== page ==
Wind farm options remain up in the air
4/10/10 — A week after the Public Utilities Commission rejected the power contract between Deepwater Wind and National Grid, the future of offshore wind energy in Rhode Island, or near Block Island, remains in limbo.
“We are evaluating our options,” said Deepwater Chief Development Officer Paul Rich Thursday. The company remains committed to Rhode Island and Block Island, he said, but does not currently see “any clear path to reviving [the Block Island wind farm] at this point.”
Rich also said that there is a tight timeline laid down in the enabling law, and “if there are any ways to get things back on track, they need to happen” fast.
Rich will be on island Friday at noon to meet with the Chamber of Commerce at the Fire Barn.
Deepwater had proposed an eight-turbine wind farm for within three miles of Block Island’s southeast shore, with a cable connecting it to the island. A separate cable would have connected the island to the grid on the mainland. In optimal conditions the farm could have provided for all of the island’s electricity needs, with the excess electricity traveling to the mainland. When the wind wasn’t blowing, the cable would have allowed for electricity to flow from the mainland back to the island.
The PUC found that the contracted electricity price of 24.4 cents per kilowatt-hour was too expensive, resulting in Narragansett Electric customers paying $500 million in above-market costs over 20 years for a project that would provide one-tenth of one percent of the state’s needs. (The price Block Island electricity customers would have paid was never established, as they are not National Grid/Narragansett Electric customers.)
The commission, recognizing that Block Island’s electricity costs — which are tied to the price of diesel fuel — are crippling to businesses and residents alike, will open a docket to discuss a cable to the island. The docket will also address the island’s current distribution infrastructure, which suffers a line loss of approximately 13 percent and has also led to surges that disable electronics on the island.
On Thursday, a PUC spokesman Tom Kogut said it remained to be seen whether the commission could compel National Grid to install a cable to Block Island without the wind farm. If Grid is supportive of the concept, he said, then it becomes a cost allocation issue.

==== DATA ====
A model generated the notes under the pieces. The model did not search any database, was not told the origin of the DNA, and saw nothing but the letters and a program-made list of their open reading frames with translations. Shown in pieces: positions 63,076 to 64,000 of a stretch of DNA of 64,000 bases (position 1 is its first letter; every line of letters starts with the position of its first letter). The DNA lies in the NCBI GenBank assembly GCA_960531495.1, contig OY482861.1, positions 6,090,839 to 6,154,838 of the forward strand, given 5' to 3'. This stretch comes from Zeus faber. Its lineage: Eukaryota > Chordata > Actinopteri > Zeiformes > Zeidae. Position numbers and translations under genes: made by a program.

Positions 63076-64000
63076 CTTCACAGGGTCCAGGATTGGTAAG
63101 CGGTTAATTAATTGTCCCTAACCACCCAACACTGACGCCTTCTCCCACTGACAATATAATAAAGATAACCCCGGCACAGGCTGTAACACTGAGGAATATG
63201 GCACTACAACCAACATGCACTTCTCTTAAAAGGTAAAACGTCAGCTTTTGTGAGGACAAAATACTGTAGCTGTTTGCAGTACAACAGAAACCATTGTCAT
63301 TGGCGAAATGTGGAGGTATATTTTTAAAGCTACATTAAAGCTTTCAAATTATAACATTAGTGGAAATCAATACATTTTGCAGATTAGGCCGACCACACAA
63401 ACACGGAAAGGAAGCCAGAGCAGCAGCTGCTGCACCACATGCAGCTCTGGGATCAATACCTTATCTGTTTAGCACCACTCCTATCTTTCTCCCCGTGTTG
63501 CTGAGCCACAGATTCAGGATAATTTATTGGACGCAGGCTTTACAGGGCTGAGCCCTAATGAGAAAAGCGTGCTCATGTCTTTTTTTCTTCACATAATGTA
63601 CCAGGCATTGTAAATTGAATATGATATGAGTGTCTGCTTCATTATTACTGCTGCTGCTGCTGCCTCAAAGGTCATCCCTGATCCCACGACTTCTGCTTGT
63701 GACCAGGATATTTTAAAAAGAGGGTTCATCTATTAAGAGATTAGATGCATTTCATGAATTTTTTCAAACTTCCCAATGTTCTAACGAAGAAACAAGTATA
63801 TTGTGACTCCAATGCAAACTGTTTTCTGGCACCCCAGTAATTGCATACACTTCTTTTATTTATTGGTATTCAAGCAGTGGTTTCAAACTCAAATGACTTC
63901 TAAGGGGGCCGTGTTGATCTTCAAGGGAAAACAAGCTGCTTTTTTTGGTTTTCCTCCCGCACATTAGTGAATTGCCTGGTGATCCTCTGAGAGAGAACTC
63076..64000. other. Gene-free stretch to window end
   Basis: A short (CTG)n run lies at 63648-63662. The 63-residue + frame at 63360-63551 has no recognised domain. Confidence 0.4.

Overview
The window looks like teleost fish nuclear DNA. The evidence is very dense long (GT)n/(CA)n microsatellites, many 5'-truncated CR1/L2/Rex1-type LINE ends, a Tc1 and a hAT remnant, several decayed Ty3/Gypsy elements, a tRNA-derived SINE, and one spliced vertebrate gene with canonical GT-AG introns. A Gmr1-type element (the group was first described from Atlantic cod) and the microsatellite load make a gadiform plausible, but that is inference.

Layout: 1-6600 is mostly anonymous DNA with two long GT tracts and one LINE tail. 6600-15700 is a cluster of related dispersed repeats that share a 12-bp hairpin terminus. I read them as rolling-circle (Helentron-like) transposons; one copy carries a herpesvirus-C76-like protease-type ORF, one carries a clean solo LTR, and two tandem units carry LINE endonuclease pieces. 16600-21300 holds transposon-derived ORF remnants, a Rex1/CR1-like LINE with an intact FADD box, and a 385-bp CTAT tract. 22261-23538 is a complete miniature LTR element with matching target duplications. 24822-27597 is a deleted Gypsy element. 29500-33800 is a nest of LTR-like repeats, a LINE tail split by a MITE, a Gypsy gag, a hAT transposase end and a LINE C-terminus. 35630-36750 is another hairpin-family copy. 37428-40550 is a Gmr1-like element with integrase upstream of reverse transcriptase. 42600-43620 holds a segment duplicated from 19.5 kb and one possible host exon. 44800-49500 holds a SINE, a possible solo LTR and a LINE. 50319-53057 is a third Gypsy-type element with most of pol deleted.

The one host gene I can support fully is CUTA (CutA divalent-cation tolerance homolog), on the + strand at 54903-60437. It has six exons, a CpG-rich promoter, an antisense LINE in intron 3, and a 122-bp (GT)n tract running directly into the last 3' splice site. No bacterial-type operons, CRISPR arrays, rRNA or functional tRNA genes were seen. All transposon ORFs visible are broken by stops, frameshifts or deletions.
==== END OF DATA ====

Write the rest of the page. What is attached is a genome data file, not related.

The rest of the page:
The PUC decision to turn down the contract appeared to end the quest for the small demonstration wind farm off Block Island, while leaving in play the larger utility scale wind farm, which would be comprised of more than 100 wind turbines approximately 15 miles east of the island.
Deepwater’s Rich confirmed Thursday that the Joint Development Agreement signed by Deepwater and the governor “is still in place” and “the big project is a piece of that.”
Previously Deepwater argued that it could not build the larger farm without the smaller “Phase 1” farm in place.
Another open question is whether Block Island would get a cable as part of the larger farm project.
According to the JDA, if the smaller farm was not built — but the larger farm is — Deepwater was still obligated to provide a cable to the island, though not necessarily from the farm itself.
Last summer, however, a Deepwater representative said that the enabling legislation, which set the stage for the power agreement and did not obligate Deepwater to provide a cable via the larger project, trumped the JDA.
The historic flooding the state endured in the last week has also bogged down momentum on the wind farm questions. The governor’s office said Wednesday that Gov. Carcieri has been fully immersed in flood issues and has not had the time to address the next step in his drive to establish Rhode Island as the national leader in offshore wind energy.
Block Island Power Company Chief Operating officer Cliff McGinnes Sr., in reaction to the PUC decision, said, “we’re disappointed relative to the cable.”
He said that without the promise of the cable, the company is faced with a slew of capital expenditures in the next few years.
For example, he said, some of BIPCo’s diesel engines will need to be replaced. McGinnes said Caterpillar has offered BIPCo a new state of the art engine, which normally costs $1.2 million, for just under $600,000.
But, he says, “we don’t have the money,” and he doesn’t think the “climate is right” to pursue a rate hike to cover those costs.
BIPCo has five engines; three run during peak demand in the summer, and one runs in the summer.
He’s expecting new Environmental Protection Agency rules that will call on BIPCo to upgrade its exhaust system. BIPCo is also obligated to remove any underground storage tanks by 2015, which will be another large expense, not to mention the $3.5-million distribution upgrade, which the PUC and the town are pushing for.
With so many “balls floating in the air,” McGinnes says it’s “hard to make decisions.”
He also made clear that a municipally owned land-based wind turbine would not be feasible on the island without a cable to the mainland. BIPCo could not handle the excess electricity generated by the turbine, he said.